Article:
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Tuesday, January 15, 2013

Should my inheritance be reduced by what my daughter owed my parents?

The complexities involved in distributing an estate continue to challenge both executors and beneficiaries. Even a simple statement such as "divide my estate equally among my children" can end up being complicated by the very real circumstances of our lives.

Recently I blogged about the fact that beneficiaries are often dismayed to find out that the "help" they received from their parents over the years in fact decreases the amount they will inherit. The following note was received from a reader who is in that situation, but with an added wrinkle. Here is the question:

"My father recently passed away. His will states that his estate is divided between 5 children and his common in law wife. I have been told that I will not recieve my full inheritance because I had a loan back in 1995 which my Mom cosigned on and when I moved away she made the payments. She passed away in 1998 so my Dad had to pay off the loan and also that my daughter owed Mom some money so that comes out of my share. The grandchildren are not even in my Dad's will and I don't see why I have to pay for her."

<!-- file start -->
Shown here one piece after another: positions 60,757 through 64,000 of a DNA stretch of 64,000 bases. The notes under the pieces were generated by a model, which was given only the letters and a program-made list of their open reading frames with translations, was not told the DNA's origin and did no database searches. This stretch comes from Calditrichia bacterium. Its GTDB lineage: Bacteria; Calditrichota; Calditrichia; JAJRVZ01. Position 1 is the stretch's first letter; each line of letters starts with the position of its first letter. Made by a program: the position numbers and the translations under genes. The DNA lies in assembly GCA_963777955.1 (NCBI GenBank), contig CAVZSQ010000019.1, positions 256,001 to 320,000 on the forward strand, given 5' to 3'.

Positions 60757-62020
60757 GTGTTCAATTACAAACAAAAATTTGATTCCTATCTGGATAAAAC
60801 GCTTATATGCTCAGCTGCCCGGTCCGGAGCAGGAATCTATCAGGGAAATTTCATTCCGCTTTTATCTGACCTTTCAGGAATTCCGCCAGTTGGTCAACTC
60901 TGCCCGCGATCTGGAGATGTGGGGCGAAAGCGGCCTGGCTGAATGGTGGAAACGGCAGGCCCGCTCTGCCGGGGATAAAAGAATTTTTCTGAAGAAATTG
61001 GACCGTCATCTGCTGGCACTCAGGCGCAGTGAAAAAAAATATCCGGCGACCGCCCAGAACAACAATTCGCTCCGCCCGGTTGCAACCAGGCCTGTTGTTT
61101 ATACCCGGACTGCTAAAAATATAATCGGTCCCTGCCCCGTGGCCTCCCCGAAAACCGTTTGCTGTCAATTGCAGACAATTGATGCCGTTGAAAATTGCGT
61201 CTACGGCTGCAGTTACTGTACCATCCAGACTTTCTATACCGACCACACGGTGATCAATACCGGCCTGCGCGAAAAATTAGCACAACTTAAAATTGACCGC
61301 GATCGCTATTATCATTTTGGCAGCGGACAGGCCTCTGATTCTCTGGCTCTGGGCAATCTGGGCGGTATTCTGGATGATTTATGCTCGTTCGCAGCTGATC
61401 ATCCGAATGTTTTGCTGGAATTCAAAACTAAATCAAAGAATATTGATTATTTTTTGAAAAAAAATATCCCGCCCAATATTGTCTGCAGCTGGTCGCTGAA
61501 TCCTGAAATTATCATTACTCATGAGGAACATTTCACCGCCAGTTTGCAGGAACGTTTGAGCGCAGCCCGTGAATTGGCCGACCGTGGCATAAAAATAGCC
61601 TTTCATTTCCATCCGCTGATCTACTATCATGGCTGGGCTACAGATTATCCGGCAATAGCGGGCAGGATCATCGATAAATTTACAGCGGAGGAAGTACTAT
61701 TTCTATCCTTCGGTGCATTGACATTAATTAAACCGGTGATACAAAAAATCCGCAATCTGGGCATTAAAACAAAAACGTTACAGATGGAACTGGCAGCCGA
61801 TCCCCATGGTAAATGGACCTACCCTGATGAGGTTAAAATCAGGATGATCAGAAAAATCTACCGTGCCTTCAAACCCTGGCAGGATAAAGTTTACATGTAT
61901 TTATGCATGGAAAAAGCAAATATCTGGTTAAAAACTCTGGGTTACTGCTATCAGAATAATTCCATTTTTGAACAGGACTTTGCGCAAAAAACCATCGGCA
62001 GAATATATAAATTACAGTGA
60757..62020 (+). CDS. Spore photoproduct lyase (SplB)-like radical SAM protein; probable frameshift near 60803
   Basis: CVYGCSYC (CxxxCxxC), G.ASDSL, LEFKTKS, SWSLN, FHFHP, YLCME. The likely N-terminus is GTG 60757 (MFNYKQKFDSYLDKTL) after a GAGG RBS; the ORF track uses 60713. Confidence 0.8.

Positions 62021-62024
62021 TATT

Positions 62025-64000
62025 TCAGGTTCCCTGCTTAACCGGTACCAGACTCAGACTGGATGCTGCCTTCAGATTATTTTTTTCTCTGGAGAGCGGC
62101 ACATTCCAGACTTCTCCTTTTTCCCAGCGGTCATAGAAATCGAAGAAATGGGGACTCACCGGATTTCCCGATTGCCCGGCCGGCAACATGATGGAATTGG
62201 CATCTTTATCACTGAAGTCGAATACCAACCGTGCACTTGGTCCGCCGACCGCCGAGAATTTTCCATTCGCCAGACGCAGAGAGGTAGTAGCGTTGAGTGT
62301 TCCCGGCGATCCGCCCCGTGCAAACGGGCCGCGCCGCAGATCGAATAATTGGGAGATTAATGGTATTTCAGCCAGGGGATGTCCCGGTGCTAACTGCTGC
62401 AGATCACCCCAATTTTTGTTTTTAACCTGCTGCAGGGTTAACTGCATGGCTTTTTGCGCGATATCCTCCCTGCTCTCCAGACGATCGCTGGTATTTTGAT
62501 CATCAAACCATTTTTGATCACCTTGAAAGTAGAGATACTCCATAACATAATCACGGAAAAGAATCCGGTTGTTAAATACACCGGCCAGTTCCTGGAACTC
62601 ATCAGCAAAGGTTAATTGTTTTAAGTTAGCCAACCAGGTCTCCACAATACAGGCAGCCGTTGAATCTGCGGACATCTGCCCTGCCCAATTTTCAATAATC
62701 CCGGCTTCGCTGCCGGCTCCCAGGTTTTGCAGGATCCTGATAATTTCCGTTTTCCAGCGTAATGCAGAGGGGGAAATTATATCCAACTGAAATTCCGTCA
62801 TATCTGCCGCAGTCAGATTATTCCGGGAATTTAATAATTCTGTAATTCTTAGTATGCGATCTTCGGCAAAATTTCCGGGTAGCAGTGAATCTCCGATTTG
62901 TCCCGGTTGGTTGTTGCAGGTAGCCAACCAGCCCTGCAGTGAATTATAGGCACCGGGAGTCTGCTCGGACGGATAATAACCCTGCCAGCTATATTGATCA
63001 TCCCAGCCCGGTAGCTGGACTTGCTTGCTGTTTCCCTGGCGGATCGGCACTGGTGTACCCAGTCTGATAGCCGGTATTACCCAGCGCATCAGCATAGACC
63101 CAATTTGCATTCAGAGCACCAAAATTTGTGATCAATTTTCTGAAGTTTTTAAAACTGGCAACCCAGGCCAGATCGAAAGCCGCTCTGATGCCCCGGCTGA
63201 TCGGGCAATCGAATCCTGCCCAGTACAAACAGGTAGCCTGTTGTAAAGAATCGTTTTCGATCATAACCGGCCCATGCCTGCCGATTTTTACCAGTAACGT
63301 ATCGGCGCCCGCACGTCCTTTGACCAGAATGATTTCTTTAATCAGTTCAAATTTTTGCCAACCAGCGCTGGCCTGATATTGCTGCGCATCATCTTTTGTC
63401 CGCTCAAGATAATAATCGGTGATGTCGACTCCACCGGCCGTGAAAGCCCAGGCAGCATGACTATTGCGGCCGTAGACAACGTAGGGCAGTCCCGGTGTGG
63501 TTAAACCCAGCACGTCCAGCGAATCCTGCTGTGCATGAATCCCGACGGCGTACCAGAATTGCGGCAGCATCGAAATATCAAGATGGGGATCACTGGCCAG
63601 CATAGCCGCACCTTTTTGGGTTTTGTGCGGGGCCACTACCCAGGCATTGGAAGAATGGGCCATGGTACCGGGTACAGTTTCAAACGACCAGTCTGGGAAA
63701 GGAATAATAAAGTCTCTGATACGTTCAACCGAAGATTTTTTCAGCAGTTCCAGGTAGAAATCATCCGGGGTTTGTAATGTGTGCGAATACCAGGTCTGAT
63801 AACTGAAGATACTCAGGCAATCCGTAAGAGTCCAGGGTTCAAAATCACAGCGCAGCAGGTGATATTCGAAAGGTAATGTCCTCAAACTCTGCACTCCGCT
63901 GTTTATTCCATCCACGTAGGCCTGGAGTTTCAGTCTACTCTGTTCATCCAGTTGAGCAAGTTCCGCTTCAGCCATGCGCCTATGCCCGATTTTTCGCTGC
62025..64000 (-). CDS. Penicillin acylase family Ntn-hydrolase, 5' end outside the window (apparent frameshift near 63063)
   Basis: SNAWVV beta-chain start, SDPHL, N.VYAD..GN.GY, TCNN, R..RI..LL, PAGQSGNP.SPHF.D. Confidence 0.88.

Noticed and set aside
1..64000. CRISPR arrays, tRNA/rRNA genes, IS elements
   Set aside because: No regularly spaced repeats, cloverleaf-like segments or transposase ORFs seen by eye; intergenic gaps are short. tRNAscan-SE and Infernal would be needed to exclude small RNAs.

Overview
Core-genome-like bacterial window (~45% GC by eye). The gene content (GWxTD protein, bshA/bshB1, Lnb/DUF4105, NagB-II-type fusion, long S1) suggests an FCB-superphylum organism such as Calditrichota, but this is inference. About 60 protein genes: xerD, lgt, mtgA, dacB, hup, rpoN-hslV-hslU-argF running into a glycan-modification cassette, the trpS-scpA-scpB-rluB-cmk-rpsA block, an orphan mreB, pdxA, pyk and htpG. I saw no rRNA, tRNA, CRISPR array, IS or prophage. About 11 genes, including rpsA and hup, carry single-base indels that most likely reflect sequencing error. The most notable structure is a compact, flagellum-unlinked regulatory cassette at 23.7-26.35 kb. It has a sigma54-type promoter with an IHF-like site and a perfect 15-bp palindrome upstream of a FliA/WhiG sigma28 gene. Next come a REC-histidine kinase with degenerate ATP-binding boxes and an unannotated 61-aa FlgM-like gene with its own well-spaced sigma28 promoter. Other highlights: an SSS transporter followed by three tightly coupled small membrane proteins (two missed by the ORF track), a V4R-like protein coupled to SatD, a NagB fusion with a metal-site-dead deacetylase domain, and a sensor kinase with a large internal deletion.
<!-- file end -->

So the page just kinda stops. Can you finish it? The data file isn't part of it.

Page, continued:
Unfortunately, the money you received by way of that 1995 loan is considered by law to be an advance on your inheritance. This is the case unless the will specifically tells your executor to forgive the loan, or unless you've paid it  back. The executor doesn't have any choice, as he is bound by law to reduce your inheritance by the amount you have already received.

Now the loan to the grand-daughter is another matter. I'm not at all convinced that the loan has anything to do with you. For one thing, the money was owed to your mother and this is your father's estate. For another thing, you are not your daughter. The presumption of advancement which applies to children receiving a gift does not apply to grandchildren. To me, it sounds like a real stretch to try to apply that loan to you.

However, I haven't seen the will and I don't know anything about the terms of the loan to your daughter, so I suppose there could be facts that support this position. For example, the money could actually have been given to you, and you gave it to your daughter.

Unfortunately, families almost never document this kind of arrangement because they don't want to insult anyone. This often results in keeping the feelings intact at the time, but causing much greater hurt down the line.

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